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The Hawk News

The Student News Site of St. Joseph's University

The Hawk News

The Student News Site of St. Joseph's University

The Hawk News

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A look inside the job of St. Joe’s athletic trainers

Head Athletic Trainer Bill Lukasiewicz did not consider becoming an athletic trainer until after graduating from college. Originally a biology major, he worked in that field for two years and then decided to master in sports medicine at Temple University.

Lukasiewicz spent four years afterwards learning the basics of the job as an intern before he became a fuathletic trainer at Providence College in Rhode Island. From there, he moved on to Cabrini University in Radnor. After five more years working in a physical therapy clinic, Lukasiewicz came to SJU and has been here since.

Lukasiewicz now works primarily with the SJU men’s basketball team. While there is a routine that is generally followed, for Lukasiewicz, there is not a truly difficult day.

The team usually practices two days prior to a game, so practices for a game scheduled on a Saturday will begin on Thursday, giving the team a day off on Sunday. Before practice, Lukasiewicz will administer pre-practice treatment, which typically consists of taping joints and prepping the muscles for intense activity.

This past season was an especially rough one for injuries in men’s basketball.

“[This past season was] the worst out of my 18 years here, with the amount of injuries; definitely the worst,” Lukasiewicz said.

In contrast to most years, which normally include at least one season-ending injury, this season, the men’s basketball team suffered five significant ones, four of those requiring surgical treatment (two knees, one shoulder and a foot).

Because of the amount of force on the player’s knees, Lukasiewicz explained, the most common injury he sees with the basketball team is patellar tendinitis, colloquially named “jumper’s knee.” But all sorts of injuries happen almost every day, so rehabilitation treatment is a big part of the job.

The job of the athletic trainer during a game is to evaluate a player’s injuries and refer that player as needed, according to Lukasiewicz.

An hour or so before the game, Lukasiewicz administers the typical pre-practice treatments: taping, stretching, etc. Once the game starts, he heads to the sidelines and watches the game.

If an injury occurs during the game, Lukasiewicz will remove the player from the court and bring him to the training room, where he will be evaluated by the athletic training staff.

“Sometimes [the injury is] very simple, and you can turn them right back to the game,” Lukasiewicz said. “Sometimes it’s more complicated and the physician gets involved and sends him off for diagnostic testing.”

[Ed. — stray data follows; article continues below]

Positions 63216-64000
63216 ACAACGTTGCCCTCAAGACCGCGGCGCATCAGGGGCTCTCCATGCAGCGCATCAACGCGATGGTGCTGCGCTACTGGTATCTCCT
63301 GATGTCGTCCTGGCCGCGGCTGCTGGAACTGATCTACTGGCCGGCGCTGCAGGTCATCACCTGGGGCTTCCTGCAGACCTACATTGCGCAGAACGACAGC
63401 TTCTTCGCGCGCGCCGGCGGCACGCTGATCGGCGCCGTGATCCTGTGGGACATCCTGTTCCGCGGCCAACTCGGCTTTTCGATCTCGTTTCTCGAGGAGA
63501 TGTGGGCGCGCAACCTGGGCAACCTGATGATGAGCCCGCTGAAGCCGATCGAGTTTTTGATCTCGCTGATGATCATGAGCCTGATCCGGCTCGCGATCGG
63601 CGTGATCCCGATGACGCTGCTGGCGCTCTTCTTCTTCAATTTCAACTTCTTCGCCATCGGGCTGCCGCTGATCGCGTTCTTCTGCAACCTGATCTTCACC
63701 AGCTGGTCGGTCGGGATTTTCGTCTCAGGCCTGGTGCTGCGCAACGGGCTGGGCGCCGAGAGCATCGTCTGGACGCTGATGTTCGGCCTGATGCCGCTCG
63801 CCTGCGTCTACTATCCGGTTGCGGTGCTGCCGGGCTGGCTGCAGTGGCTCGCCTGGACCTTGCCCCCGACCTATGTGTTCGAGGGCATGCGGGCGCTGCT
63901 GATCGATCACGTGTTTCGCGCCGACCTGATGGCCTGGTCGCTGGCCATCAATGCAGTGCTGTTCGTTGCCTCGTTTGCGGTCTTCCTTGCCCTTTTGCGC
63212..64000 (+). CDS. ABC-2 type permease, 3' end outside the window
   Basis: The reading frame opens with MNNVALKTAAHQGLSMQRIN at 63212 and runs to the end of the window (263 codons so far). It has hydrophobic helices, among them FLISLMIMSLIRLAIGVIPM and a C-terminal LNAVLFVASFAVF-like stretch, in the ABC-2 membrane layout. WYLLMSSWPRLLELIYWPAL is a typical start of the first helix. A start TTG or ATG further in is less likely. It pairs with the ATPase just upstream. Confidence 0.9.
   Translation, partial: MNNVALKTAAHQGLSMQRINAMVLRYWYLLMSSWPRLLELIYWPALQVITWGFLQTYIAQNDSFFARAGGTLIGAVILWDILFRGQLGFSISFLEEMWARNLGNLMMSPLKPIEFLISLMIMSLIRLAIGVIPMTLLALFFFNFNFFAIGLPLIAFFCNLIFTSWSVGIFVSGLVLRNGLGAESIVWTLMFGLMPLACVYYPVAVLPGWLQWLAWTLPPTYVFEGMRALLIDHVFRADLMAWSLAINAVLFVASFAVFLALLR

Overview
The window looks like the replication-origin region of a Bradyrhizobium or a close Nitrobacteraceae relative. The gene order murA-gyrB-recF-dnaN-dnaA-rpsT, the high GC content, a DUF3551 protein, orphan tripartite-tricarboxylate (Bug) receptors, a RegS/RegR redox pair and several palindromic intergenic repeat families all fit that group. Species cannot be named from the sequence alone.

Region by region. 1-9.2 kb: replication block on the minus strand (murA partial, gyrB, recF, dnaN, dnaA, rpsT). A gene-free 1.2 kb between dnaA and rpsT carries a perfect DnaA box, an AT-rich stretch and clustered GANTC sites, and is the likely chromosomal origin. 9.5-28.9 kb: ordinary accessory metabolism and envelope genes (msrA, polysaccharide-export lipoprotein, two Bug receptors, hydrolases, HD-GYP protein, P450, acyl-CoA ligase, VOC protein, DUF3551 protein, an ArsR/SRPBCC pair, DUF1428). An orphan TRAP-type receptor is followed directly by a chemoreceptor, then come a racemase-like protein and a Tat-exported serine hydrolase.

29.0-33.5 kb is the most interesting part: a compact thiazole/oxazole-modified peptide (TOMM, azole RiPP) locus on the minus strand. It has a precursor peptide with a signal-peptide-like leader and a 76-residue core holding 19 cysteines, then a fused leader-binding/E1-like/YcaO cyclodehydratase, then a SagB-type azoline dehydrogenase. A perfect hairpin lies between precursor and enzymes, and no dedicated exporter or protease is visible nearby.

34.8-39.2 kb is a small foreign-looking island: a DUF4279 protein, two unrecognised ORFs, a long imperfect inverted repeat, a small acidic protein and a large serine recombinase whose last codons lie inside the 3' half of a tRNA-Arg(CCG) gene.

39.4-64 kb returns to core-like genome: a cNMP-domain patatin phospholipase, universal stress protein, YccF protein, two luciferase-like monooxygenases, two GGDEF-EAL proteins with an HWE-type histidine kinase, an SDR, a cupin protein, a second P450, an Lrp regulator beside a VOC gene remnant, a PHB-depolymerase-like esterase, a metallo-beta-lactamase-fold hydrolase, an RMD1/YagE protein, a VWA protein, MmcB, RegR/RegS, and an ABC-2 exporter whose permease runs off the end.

The worst injury Lukasiewicz has seen occurred during a St. Joe’s  basketball game, when a player was briefly knocked unconscious. Fortunately, the athlete awoke after about 30 seconds. But those 30 seconds were extremely stressful, according to Lukasiewicz, especially since head and neck trauma are rare in basketball.

Between practices and games, a major part of the athletic trainer’s responsibility is advocating for the student athletes; for example, scheduling an athlete’s doctor’s appointments to ensure he or she is healthy.

“It’s not 9 to 5, that’s for sure,” Lukasiewicz said.

Assistant Athletic Trainer Nathan Miller has worked with both the St. Joe’s women’s field hockey team and the St. Joe’s men’s lacrosse team since fall 2016.

Miller’s typical day begins with supervising an early morning lift session, which generally runs from 6 a.m. to 8 a.m. Once the session is over, he spends about two hours covering the athletic training room and helping whoever comes in.

At 11:30 a.m., about an hour before practice, players come in for pre-practice treatments. These treatments consist of therapeutic modalities, like taping joints for stability (especially ankles, in the case of men’s lacrosse and women’s field hockey), compression and heat treatments, stretching muscles, and administering rehabilitation treatments if necessary. Miller also makes sure the team has enough water to last them through practice.

If a player feels sick, he or she would need to check in during this time before practice so the trainer could determine whether the player should participate in practice or go back home.

Practice begins at about 12:30 p.m. and runs for two to three hours.

“[It] gets pretty busy,” said Miller.

After practice ends, Miller administers post-practice treatments, which depending on the athlete, may consist of more rehabilitation treatments, ice for injuries (including an ice bath if necessary), electrical muscle stimulation or other modalities, treating a lingering issue the athlete may be struggling with, or just preparation for the next day.

A player requiring more extensive rehab treatment will stay after the others have left, normally until 3 or 4 p.m. Once every athlete has left the training room, it is time for Miller to pack up and call it a day.

“The good thing about the job is that I love collegiate athletics,” Miller said. “I was going to play collegiate athletics, but due to injury I wasn’t able to, so it kind of keeps [me] involved in a different sense.”

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